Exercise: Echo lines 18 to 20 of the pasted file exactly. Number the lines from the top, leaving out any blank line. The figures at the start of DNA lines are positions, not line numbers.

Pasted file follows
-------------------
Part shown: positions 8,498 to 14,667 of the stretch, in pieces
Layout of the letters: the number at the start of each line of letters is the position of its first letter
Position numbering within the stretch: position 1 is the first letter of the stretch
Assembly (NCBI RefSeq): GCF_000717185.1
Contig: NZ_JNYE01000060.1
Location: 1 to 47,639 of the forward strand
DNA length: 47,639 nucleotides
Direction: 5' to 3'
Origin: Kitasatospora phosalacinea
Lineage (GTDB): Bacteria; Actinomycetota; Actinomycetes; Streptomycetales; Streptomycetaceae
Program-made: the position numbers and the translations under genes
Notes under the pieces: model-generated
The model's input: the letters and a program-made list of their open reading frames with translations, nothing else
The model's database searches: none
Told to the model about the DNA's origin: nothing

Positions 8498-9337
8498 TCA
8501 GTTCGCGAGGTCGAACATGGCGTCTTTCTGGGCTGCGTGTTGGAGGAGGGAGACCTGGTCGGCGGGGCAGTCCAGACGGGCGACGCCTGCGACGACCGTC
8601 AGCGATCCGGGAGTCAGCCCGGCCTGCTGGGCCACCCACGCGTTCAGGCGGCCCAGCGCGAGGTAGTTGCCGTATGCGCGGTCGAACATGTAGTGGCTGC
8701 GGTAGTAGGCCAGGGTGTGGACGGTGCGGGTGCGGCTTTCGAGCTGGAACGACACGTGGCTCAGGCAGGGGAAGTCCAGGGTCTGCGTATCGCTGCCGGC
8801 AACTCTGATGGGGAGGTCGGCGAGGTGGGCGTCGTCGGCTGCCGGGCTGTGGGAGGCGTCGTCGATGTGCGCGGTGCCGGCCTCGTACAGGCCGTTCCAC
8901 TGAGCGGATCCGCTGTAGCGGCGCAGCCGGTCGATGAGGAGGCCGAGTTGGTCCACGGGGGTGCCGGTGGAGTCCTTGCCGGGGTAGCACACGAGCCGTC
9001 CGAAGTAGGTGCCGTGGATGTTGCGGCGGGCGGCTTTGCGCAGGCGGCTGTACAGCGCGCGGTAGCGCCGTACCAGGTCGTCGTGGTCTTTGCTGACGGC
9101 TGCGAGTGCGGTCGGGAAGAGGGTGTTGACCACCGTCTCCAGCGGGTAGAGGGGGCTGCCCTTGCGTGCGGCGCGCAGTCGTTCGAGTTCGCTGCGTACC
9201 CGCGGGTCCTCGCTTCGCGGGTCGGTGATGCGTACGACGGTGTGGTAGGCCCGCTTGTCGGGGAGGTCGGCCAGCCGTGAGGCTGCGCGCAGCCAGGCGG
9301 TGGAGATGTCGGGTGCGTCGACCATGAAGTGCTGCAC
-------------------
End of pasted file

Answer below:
8501 GTTCGCGAGGTCGAACATGGCGTCTTTCTGGGCTGCGTGTTGGAGGAGGGAGACCTGGTCGGCGGGGCAGTCCAGACGGGCGACGCCTGCGACGACCGTC
8601 AGCGATCCGGGAGTCAGCCCGGCCTGCTGGGCCACCCACGCGTTCAGGCGGCCCAGCGCGAGGTAGTTGCCGTATGCGCGGTCGAACATGTAGTGGCTGC
8701 GGTAGTAGGCCAGGGTGTGGACGGTGCGGGTGCGGCTTTCGAGCTGGAACGACACGTGGCTCAGGCAGGGGAAGTCCAGGGTCTGCGTATCGCTGCCGGC